Strategy

Interview: Thinx's Hilary Fischer-Groban on Balancing a Mission With a Product

The VP of Brand discusses her path to Thinx and how the company builds connections with its customers.

Welcome to Direct-to-Conversation, a recurring interview feature from DTC Magazine. These conversations highlight insights, advice, and innovation strategies from leading thinkers in the DTC, eCommerce, and retail space. Our most recent interview was with Ranu Coleman, who is the Senior Director Of Brand Marketing at Azazie, the DTC wedding and formalwear maker, and Blush Mark, the DTC women's fashion app and online retailer.

In this Direct-to-Conversation, we catch up with Hilary Fischer-Groban, who is the Vice President Of Brand Marketing at Thinx, the DTC feminine hygiene product maker.


DTC Magazine: Finding your way to a digital-first or DTC company tends to include more biography than many career journeys. How did you find your way to Thinx?

Hilary Fischer-Groban: For me, making my way to Thinx was a journey about finding a brand that makes a helpful product I believe in, with a business model that is successful and scalable. I have a diverse background from grassroots non-profit work and research to legacy retail businesses. I’ve always loved working for powerful brands, and businesses on a mission. I got an MBA, and that helped show me the value of an organization that values data and informed decision-making, but also sees value in taking risks for high growth both on a business and personnel level (ie room for my growth as well).

I took my job at Thinx after taking some time off to assess what type of role and place would best inspire me in today’s marketplace. I knew I needed a tech-forward and design-forward brand, and Thinx is both of those and more. I met with six people on the team, including our CEO Maria Molland, before I joined, to feel confident this was a tight team who was ready to get things done.

DTC: For reasons that say good and not-so-good things about society, women-led brands are often cast as notable. How does the make-up of Thinx's leadership drive conversation and innovation in unexpected ways?

HFG: The world can be extra critical toward women and their ambition, and there’s no question these stories drive a lot of clicks and intrigue. Thinx is no stranger to this. However, our product requires thinking outside the box, and our ambition as a brand needs to lead with passion and appetite for risk. There is no way to play it safe and come up with a product as life-changing as ours. Walls usually don’t come down if you gently knock first.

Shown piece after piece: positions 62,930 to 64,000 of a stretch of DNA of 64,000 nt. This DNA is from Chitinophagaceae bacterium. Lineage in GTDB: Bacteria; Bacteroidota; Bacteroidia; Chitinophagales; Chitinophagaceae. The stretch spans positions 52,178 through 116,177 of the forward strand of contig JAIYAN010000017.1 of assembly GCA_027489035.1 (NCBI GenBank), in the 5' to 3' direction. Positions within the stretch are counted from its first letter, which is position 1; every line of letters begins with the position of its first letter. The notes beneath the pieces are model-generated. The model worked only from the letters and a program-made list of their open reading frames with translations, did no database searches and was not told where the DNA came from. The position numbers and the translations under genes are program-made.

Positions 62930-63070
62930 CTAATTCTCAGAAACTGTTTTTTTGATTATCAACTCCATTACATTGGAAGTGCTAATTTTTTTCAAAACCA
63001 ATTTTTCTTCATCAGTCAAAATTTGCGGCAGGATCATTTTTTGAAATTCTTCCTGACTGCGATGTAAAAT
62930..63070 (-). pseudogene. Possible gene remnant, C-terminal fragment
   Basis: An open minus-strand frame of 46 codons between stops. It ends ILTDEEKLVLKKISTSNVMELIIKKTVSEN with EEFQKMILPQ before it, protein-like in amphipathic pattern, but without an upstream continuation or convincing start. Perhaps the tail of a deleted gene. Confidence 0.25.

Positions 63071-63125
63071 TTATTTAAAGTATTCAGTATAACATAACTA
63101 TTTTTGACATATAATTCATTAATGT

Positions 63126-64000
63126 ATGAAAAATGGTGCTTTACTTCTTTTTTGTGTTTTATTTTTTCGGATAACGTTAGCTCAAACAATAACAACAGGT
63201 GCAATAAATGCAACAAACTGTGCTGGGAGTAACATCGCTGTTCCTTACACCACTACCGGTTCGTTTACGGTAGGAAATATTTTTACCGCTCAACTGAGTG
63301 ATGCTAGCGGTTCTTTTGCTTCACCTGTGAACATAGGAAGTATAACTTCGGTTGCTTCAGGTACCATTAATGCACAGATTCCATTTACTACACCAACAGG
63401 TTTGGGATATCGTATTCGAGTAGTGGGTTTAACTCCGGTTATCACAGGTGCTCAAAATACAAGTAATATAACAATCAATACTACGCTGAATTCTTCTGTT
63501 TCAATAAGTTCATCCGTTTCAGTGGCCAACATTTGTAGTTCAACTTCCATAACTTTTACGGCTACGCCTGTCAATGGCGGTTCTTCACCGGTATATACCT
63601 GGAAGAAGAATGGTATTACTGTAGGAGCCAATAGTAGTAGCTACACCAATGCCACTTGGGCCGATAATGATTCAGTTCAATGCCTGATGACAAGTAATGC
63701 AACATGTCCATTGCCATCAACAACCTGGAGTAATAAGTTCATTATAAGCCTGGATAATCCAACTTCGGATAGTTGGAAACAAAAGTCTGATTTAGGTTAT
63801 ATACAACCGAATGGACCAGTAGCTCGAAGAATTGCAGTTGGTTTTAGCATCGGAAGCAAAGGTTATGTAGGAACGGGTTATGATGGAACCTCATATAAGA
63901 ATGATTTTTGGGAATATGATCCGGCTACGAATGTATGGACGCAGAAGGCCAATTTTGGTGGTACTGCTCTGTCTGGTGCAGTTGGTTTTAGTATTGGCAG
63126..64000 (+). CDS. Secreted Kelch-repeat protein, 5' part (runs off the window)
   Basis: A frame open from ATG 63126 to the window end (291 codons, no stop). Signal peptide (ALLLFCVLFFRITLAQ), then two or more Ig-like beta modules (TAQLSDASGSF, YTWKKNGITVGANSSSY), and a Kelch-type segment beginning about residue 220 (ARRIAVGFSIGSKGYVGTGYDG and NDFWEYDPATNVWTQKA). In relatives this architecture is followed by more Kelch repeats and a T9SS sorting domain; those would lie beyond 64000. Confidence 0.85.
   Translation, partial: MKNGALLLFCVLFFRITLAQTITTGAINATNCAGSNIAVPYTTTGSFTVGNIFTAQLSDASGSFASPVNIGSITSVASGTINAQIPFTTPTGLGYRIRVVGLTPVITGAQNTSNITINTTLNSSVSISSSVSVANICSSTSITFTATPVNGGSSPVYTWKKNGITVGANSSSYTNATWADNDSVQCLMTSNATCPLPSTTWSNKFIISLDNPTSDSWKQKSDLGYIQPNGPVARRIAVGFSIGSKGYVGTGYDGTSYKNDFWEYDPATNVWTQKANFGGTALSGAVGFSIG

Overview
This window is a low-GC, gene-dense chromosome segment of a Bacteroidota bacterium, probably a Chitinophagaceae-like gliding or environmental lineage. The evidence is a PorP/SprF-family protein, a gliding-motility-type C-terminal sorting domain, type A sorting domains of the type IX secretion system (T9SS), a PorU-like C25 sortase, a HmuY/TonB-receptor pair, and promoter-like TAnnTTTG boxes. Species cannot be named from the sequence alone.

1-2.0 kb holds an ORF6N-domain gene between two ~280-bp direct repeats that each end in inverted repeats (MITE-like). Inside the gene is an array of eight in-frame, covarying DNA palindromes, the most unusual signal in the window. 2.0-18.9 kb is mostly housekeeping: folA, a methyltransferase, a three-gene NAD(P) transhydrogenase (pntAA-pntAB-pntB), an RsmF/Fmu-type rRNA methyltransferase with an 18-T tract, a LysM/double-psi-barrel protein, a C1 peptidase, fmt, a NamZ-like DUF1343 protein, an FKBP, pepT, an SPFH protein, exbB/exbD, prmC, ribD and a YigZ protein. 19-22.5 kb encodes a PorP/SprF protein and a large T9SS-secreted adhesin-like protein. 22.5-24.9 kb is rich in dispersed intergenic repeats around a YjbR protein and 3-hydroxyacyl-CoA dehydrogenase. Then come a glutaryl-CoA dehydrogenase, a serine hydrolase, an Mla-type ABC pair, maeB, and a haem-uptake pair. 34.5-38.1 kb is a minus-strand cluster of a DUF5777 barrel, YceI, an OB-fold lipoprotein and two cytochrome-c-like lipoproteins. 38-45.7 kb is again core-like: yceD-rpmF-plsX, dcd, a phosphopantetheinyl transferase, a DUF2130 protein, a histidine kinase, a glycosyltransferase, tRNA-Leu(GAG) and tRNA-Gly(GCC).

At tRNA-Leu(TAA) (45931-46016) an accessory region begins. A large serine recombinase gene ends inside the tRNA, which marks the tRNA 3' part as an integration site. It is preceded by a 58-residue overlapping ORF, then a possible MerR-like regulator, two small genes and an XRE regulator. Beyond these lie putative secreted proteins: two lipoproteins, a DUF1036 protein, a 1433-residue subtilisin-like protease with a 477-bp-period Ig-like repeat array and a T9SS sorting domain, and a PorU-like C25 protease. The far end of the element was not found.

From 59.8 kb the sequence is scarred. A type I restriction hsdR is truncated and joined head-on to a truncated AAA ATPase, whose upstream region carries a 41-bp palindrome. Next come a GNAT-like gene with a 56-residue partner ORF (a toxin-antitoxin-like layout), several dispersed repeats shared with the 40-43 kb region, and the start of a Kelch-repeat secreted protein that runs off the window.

As a leadership team, we are a group of women, men, people of color, and individuals who spend a lot of time on how to make this quite personal environment stay respectful to our team. We need the spirit of innovation, and sure, we are talking about blood, discharge, and pee a lot of the time, but we need to balance that with accountability for how we take care of each other and our customers, and respect each other’s boundaries in the process.

Structurally, we are a very meetings- and discussion-driven team, which we feel leads to greater communication and idea-sharing. Even during the transition to working from home, this has been a part of our design we maintain through weekly all-hands, large cross-functional meetings, and lots of conversation prompts. We share * a lot * of links and inspiration, from other brands in the underwear or menstruation/incontinence space, to art, science, and culture, to make sure we’re getting the best ideas all the time.

Once you know about a simple product that improves a potentially super frustrating part of your life, there is an immediate connection.

DTC: Social change is a big part of the Thinx equation. What are some of the ways that this dynamic boosts brand loyalty?